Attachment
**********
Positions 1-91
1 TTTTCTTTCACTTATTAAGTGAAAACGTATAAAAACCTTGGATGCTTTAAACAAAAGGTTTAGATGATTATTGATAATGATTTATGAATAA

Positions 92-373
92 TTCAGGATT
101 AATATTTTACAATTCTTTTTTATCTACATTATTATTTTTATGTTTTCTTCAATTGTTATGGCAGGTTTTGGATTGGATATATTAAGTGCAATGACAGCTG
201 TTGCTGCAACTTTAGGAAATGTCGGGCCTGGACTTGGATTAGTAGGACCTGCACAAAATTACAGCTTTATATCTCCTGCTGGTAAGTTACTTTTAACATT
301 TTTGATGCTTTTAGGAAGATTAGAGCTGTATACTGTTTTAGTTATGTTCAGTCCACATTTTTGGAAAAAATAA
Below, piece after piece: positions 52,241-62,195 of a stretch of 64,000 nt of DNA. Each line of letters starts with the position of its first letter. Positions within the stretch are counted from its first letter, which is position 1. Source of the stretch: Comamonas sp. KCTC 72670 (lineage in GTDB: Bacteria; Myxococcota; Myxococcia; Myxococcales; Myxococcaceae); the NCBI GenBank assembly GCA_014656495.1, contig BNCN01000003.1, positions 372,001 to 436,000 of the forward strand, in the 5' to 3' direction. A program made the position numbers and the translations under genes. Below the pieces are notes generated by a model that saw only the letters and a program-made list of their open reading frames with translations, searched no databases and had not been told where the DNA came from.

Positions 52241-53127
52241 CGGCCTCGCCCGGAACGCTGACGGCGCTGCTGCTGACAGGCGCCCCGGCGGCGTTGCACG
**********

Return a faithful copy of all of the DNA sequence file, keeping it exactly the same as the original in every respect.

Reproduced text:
Positions 1-91
1 TTTTCTTTCACTTATTAAGTGAAAACGTATAAAAACCTTGGATGCTTTAAACAAAAGGTTTAGATGATTATTGATAATGATTTATGAATAA

Positions 92-373
92 TTCAGGATT
101 AATATTTTACAATTCTTTTTTATCTACATTATTATTTTTATGTTTTCTTCAATTGTTATGGCAGGTTTTGGATTGGATATATTAAGTGCAATGACAGCTG
201 TTGCTGCAACTTTAGGAAATGTCGGGCCTGGACTTGGATTAGTAGGACCTGCACAAAATTACAGCTTTATATCTCCTGCTGGTAAGTTACTTTTAACATT
301 TTTGATGCTTTTAGGAAGATTAGAGCTGTATACTGTTTTAGTTATGTTCAGTCCACATTTTTGGAAAAAATAA
Below, piece after piece: positions 52,241-62,195 of a stretch of 64,000 nt of DNA. Each line of letters starts with the position of its first letter. Positions within the stretch are counted from its first letter, which is position 1. Source of the stretch: Comamonas sp. KCTC 72670 (lineage in GTDB: Bacteria; Myxococcota; Myxococcia; Myxococcales; Myxococcaceae); the NCBI GenBank assembly GCA_014656495.1, contig BNCN01000003.1, positions 372,001 to 436,000 of the forward strand, in the 5' to 3' direction. A program made the position numbers and the translations under genes. Below the pieces are notes generated by a model that saw only the letters and a program-made list of their open reading frames with translations, searched no databases and had not been told where the DNA came from.

Positions 52241-53127
52241 CGGCCTCGCCCGGAACGCTGACGGCGCTGCTGCTGACAGGCGCCCCGGCGGCGTTGCACG